Kulmatiski, A., Beard, K.H., Verweij, R.J.T., and February E.C. 2010. A depth-controlled tracer technique measures vertical, horizontal and temporal patterns of water use by trees and grasses in a subtropical savanna. New Phytologist 188: 199–209.
Schactschneider, K. and February E.C. 2010. The relationship between fog, floods, groundwater and tree growth along the lower Kuiseb River in the hyperarid Namib. Journal of Arid Environments, 74, 1632-1637.
Coetsee, C., Bond, W. J. & February, E. C. 2010 Frequent fire affects soil nitrogen and carbon in an African savanna by changing woody cover. Oecologia, 162, 1027-1034.
February, E. & Higgins, S. I. 2010 The distribution of tree and grass roots in savannas in relation to soil nitrogen and water. South African Journal of Botany, 76, 517-523.
Coetsee C., February E.C. and Bond W.J. (2008) Nitrogen availability is not affected by frequent fire in a South African savanna. Journal of Tropical Ecology, 24, 1-8.
Palmer, A. R., Fuentes, S., Taylor, D., Macinnis-Ng, C., Zeppel, M., Yunusa, I., February, E. and Eamus, D. (2008) The use of pre-dawn leaf water potential and MODIS LAI to explore seasonal trends in the phenology of Australian and southern African woodlands and savannas. Australian Journal of Botany, 56, 557-563.
February, E. C., Higgins, S. I., Newton, R. & West, A. G. 2007. Tree distribution on a steep environmental gradient in an arid savanna. Journal of Biogeography 34, 270-278.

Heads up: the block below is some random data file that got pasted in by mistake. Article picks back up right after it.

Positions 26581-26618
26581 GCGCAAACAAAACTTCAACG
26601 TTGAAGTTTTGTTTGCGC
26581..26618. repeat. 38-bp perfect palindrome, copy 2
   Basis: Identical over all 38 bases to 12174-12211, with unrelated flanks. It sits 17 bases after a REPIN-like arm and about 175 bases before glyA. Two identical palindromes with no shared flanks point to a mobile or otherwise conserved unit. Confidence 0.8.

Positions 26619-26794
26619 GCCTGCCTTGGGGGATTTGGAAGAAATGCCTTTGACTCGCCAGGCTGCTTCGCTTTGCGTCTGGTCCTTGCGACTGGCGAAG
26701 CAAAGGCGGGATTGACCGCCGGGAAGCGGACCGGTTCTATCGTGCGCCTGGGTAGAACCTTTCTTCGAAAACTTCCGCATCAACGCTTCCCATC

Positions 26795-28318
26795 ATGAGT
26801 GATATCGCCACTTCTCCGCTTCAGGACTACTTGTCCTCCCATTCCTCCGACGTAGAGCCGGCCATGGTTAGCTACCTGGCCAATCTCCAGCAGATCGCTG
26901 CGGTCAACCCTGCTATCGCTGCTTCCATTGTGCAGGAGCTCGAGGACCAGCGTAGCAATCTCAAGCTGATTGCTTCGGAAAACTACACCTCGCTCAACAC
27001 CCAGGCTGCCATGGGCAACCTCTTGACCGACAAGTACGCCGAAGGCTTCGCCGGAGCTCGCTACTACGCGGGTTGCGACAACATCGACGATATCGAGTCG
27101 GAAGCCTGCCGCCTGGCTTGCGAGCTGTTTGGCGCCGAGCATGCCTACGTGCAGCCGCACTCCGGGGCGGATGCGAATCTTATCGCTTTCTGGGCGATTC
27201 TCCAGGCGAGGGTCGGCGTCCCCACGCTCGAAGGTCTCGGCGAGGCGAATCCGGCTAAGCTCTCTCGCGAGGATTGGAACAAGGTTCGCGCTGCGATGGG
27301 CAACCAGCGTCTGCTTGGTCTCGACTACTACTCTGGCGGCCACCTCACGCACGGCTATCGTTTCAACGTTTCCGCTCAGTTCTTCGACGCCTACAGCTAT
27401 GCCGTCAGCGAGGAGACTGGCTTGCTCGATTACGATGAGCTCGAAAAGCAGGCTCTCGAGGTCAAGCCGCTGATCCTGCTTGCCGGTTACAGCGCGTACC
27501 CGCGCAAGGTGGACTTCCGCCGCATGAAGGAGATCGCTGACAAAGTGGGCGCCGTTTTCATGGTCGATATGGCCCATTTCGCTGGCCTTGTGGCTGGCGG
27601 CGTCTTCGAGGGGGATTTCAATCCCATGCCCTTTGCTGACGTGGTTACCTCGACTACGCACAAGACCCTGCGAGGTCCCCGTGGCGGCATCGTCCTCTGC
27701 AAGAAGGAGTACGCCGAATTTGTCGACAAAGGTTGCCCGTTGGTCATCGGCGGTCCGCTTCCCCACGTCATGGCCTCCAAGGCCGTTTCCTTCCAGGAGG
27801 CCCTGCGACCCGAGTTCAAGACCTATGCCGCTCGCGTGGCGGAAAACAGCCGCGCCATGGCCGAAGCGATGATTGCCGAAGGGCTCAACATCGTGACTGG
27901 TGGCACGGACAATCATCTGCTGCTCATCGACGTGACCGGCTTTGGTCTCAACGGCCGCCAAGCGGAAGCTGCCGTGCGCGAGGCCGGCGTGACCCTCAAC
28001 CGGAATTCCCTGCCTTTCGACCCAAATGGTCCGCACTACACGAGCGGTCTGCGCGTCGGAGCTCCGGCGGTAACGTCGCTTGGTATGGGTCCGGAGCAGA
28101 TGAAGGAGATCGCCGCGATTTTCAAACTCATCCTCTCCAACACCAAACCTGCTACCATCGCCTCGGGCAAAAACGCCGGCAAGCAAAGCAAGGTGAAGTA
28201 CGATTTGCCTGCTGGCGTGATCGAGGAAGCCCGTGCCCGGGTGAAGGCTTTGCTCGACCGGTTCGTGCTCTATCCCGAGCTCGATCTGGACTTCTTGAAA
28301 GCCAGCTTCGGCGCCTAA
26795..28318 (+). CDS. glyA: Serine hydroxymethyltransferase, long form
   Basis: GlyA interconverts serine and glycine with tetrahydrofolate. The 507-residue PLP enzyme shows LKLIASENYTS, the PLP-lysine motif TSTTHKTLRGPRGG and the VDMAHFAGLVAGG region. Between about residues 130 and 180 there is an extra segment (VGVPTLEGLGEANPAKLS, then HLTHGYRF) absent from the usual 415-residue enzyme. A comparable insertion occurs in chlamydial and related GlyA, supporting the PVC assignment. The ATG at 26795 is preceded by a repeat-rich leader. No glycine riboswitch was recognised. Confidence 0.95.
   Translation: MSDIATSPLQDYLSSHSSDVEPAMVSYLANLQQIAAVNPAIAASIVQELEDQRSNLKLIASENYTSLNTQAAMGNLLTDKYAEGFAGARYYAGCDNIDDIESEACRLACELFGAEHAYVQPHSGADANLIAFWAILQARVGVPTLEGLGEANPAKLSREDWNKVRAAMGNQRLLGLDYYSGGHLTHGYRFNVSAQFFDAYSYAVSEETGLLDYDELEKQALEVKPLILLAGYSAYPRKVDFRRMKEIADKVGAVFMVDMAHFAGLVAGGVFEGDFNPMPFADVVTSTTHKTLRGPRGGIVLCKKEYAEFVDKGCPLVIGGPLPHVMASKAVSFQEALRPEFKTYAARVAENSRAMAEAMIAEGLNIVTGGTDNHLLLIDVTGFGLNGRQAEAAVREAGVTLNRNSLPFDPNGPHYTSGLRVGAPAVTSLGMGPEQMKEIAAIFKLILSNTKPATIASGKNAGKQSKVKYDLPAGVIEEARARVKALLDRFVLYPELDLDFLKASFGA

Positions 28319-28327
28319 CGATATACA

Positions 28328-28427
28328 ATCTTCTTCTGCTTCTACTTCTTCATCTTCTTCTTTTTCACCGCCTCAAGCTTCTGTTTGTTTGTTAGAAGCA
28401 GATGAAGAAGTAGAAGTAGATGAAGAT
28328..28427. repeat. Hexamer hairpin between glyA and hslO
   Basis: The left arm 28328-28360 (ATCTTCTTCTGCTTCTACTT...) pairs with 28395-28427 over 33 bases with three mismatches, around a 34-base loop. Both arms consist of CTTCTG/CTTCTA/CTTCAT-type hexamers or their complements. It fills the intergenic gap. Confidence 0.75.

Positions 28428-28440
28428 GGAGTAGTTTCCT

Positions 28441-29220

Hempson G. P., February E. C. and Verboom G.A. 2007. Determinants of savanna vegetation structure: Insights from colophospermum mopane. Austral Ecology 32, 429-435.
February, E. C., West, A. G. and Newton, R. 2007. The relationship between water source, rainfall and growth for an endangered tree. Austral ecology 32, 397-402.
Higgins S, Bond W.J, February E, Bronn A, Euston-Brown D.I.W, Enslin B, Govender N, Rademan L.K, O'Reagan S, Potgieter A, Scheiter S, Sowry R, Trollope L and Trollope W.S.W. 2007. Effects of four decades of fire manipulation on woody vegetation structure in savanna. Ecology.
February E.C., Mader A.D. and Bond W.J. 2006. Age determination of two South African Acacia species using ring counts and radiocarbon dating. African Journal of Ecology 44, 417-419.
Sankaran, M., Hanan, N. P., Scholes, R. J., Ratnam, J., Augustine, D. J., Cade, B. S., Gignoux, J., Higgins, S. I., Le Roux, X., Ludwig, F., Ardo, J., Banyikwa, F., Bronn, A., Bucini, G., Caylor, K. K., Coughenour, M. B., Diouf, A., Ekaya, W., Feral, C. J., February, E. C., Frost, P.G. H., Hiernaux, P., Hrabar, H., Metzger, K.L., Prins, H. H. T., Ringrose, S., Sea, W., Tews, J., Worden, J. & Zambatis, N. 2005 Determinants of woody cover in African savannas. Nature 438, 846-849.
February E.C., Bond W., Taylor R., and Newton R. 2004 Will water abstraction from the Table Mountain Aquifer threaten endemic species? A case study at Cape Point, Cape Town. South African Journal of Science 100:253-255.
Swanborough P.W., Lamont B.B. and February E.C. 2003 δ13C and water-use efficiency in Australian grasstrees and South African conifers over the last century. Oecologia 136:205-212.